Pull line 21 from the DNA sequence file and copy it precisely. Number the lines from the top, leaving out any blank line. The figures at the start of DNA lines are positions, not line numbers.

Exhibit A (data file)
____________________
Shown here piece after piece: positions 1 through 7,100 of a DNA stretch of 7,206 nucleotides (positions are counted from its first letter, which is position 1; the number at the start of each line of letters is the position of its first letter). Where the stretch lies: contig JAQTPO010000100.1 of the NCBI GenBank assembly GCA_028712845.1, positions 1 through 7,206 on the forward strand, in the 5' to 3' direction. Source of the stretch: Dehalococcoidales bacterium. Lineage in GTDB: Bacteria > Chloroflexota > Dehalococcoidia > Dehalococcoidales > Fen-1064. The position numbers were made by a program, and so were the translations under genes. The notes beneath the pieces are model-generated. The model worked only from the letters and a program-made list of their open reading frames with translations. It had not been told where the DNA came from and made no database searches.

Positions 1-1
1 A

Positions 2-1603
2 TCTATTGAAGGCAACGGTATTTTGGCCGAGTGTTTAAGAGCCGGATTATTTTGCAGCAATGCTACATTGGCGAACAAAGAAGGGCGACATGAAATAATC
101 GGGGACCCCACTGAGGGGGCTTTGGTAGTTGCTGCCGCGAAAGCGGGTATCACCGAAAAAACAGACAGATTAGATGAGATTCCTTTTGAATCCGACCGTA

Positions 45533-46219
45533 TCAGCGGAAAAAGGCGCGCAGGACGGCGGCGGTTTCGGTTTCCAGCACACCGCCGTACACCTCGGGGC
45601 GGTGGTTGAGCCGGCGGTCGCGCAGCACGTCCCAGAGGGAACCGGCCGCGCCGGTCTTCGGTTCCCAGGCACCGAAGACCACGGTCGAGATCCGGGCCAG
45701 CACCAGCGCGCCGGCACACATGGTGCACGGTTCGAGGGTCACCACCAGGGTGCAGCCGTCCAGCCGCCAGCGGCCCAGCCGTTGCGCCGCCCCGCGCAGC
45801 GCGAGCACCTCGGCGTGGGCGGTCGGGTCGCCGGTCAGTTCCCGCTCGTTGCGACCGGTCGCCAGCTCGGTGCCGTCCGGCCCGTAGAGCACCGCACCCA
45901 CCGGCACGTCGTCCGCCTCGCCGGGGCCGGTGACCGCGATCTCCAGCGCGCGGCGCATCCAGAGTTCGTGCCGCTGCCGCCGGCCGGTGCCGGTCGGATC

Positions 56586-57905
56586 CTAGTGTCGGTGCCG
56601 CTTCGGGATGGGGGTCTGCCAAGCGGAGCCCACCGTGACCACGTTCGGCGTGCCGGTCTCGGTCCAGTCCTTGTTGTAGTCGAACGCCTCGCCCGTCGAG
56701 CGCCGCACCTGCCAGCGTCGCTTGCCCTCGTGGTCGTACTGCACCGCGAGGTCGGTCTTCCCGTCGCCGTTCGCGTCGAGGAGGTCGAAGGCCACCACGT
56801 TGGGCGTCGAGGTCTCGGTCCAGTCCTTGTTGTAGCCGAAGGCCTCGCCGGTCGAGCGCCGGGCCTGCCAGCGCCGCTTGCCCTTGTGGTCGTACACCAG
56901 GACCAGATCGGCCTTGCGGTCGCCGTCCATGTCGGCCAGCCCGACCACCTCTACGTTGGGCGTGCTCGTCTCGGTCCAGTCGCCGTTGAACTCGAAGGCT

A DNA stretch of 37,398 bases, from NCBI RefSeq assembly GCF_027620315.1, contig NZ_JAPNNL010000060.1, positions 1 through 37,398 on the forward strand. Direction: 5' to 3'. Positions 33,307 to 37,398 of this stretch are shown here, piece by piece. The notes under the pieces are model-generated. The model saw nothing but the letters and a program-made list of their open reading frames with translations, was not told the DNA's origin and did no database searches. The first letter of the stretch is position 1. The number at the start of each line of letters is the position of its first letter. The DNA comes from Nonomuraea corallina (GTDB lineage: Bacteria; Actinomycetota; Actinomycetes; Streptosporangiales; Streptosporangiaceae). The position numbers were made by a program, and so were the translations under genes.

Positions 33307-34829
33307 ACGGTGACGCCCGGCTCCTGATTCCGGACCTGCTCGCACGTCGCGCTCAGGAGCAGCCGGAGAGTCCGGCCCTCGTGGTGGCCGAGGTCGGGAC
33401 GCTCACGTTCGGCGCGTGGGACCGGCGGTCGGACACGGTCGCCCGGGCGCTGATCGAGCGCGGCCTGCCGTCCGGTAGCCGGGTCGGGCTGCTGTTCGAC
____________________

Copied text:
33307 ACGGTGACGCCCGGCTCCTGATTCCGGACCTGCTCGCACGTCGCGCTCAGGAGCAGCCGGAGAGTCCGGCCCTCGTGGTGGCCGAGGTCGGGAC